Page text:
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Published in Print: October 21, 2015, as Full-Court Press Underway to Lift Cap on Charters in Massachusetts

Major Political and Legal Push Underway to Lift Mass. Charter Cap

Massachusetts Gov. Charlie Baker takes a selfie with a student at Brooke Charter School in Mattapan, Mass., after announcing new legislation to lift the current cap on the number of charter schools that can be opened in the state. The governor's bill is one of three related efforts to expand the presence of charters in Massachusetts.
Massachusetts Gov. Charlie Baker takes a selfie with a student at Brooke Charter School in Mattapan, Mass., after announcing new legislation to lift the current cap on the number of charter schools that can be opened in the state. The governor's bill is one of three related efforts to expand the presence of charters in Massachusetts.
—Joanne DeCaro/Office of Governor Charlie Baker

Teachers' union opposes efforts

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Backed by Republican Gov. Charlie Baker, charter school advocates in Massachusetts are engaged in a contentious, all-out effort to expand the presence of charter schools in a state that has for years kept strict limits on the numbers of publicly funded, but independently operated schools.

Gov. Baker's proposed legislation to raise the existing cap on the number of charter schools comes on the heels of a lawsuit and ballot initiative, both announced this summer, that are all aimed at dialing back what advocates say are too-restrictive limits on charter school growth in the state.

"I think this is the first time we've seen a state throw all three of these strategies out there at once to try to get a policy changed," said Todd Ziebarth, the senior vice president of state advocacy and support at the National Alliance for Public Charter Schools.

Charter advocates ramped up efforts across multiple fronts after a bill to raise the cap failed to make it out of the state legislature last year.

Although capping the number of new charter schools that can open in a given year is not uncommon practice—20 states plus the District of Columbia have such policies—Ziebarth said Massachusetts' law is one of the most restrictive.

Aside from a flat cap of 120 charters statewide, there are additional barriers. Most notably, there are limits on how much of a school district's budget can go to charters—it can't exceed 9 percent in most districts. However, that cap is slowly being notched up to 18 percent by 2017 in the lowest-performing districts based on state assessment results.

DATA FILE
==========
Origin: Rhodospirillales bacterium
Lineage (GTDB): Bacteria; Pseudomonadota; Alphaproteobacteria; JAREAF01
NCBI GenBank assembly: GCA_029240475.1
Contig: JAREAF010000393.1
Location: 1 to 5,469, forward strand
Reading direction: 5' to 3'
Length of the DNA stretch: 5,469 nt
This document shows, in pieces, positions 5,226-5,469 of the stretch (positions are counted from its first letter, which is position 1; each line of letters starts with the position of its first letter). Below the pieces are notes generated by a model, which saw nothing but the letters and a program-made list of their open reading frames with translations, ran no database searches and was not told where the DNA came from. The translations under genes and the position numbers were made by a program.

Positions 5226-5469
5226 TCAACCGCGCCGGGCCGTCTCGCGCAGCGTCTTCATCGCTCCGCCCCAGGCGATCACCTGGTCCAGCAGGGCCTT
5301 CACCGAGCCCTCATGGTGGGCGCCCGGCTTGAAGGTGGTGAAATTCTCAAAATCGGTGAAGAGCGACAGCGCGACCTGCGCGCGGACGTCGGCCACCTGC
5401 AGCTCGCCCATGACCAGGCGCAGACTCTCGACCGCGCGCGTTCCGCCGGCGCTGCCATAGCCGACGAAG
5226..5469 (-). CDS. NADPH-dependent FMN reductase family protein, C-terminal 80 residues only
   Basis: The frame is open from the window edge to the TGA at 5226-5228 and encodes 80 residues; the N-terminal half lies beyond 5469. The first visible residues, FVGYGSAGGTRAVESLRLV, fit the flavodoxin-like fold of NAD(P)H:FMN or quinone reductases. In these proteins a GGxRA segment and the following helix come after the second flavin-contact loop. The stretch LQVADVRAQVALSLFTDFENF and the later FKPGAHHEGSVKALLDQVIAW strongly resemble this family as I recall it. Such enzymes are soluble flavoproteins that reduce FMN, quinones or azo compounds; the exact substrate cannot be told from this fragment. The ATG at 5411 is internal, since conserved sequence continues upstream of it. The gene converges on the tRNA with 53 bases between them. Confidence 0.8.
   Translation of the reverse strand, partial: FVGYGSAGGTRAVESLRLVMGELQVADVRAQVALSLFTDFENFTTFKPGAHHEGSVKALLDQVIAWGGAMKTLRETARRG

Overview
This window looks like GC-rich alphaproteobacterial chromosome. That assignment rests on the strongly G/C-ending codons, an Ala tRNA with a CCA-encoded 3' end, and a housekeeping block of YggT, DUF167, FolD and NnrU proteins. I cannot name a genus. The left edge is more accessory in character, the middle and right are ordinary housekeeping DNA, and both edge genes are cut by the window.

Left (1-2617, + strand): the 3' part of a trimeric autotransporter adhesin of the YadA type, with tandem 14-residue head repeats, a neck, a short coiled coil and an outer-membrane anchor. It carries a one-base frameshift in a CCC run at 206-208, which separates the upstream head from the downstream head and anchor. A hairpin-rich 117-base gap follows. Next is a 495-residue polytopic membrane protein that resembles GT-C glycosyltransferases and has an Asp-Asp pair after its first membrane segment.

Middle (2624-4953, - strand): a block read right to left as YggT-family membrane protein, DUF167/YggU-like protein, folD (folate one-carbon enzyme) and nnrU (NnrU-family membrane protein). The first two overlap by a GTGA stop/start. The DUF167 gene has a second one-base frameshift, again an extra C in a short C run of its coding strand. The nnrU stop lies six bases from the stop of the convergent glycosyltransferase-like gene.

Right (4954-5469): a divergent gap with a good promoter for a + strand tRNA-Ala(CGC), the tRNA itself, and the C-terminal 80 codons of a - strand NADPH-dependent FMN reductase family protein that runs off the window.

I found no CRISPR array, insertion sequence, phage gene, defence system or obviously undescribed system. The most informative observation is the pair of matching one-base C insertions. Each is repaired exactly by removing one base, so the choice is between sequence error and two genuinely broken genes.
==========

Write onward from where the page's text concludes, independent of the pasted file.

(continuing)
Even though there are about 80 charters across Massachusetts—40 charter schools shy of hitting the statewide cap—some areas have already reached their regional limits. Among them is Boston, where with just under 30 campuses, the city has already reached the allotted number of charters that can open independently of the school district.

"In many large urban communities, particularly Boston, we have reached the cap," said Marc Kenen, the executive director of the Massachusetts Charter Public School Association. "We have 37,000 students on the waitlists across Massachusetts, and 13,000 on our waitlists just in Boston."

Those numbers are fueling a sense of urgency among charter advocates to raise the cap, and they're hoping a full court press will transfer some of that urgency to state lawmakers, said Kenen.

Both the bill and ballot initiative, which was kicked off in August, would allow 12 new schools to open, or existing ones to expand, each year beyond the current statewide cap, while concentrating growth in the lowest-performing districts.

Supporters of the ballot initiative have until early December to collect over 64,000 signatures to put the question before voters on the November 2016 ballot.

Dueling Bills

Meanwhile, lawyers from three prominent Boston law firms are pursuing another route. They filed a lawsuit in September on behalf of five Boston students who claim the cap is blocking them from getting an adequate education. With a limited number of seats available under the cap, slots are awarded by lottery and the plaintiffs were unable to get into a charter.

But there is also well-organized opposition to the push to raise charter caps, spearheaded by the state's largest teachers' union, the Massachusetts Teachers Association, an affiliate of the National Education Association.

The MTA is throwing its support behind a separate piece of legislation that would place a three-year moratorium on new charter schools in the state.

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"Let's put a moratorium on this and let's actually have a real conversation about a number of questions," MTA President Barbara Madeloni said, pointing to common criticisms that charter schools don't serve enough students with disabilities or English-language learners.

A civil rights complaint filed in 2011 claimed that Massachusetts charter schools overall served a much smaller share of students with limited English proficiency compared to regular district schools.

Meanwhile, the head of the teachers' union in Boston—the city that's become in many ways the epicenter of the debate—predicts these efforts are shaping up to attract a significant amount of out-of-state money to sway close public opinion, especially on the ballot initiative.

"You know, and I know, that money goes a long way in these matters" said Richard Stutman, the president of the Boston Teachers Union, an affiliate of the American Federation of Teachers.

Although a majority of people surveyed in a 2014 Boston Globe poll said they support keeping the current cap on charters, it's not by a wide margin—47 percent of participants said they supported the limits while 43 percent opposed them.

Vol. 35, Issue 09, Page 15

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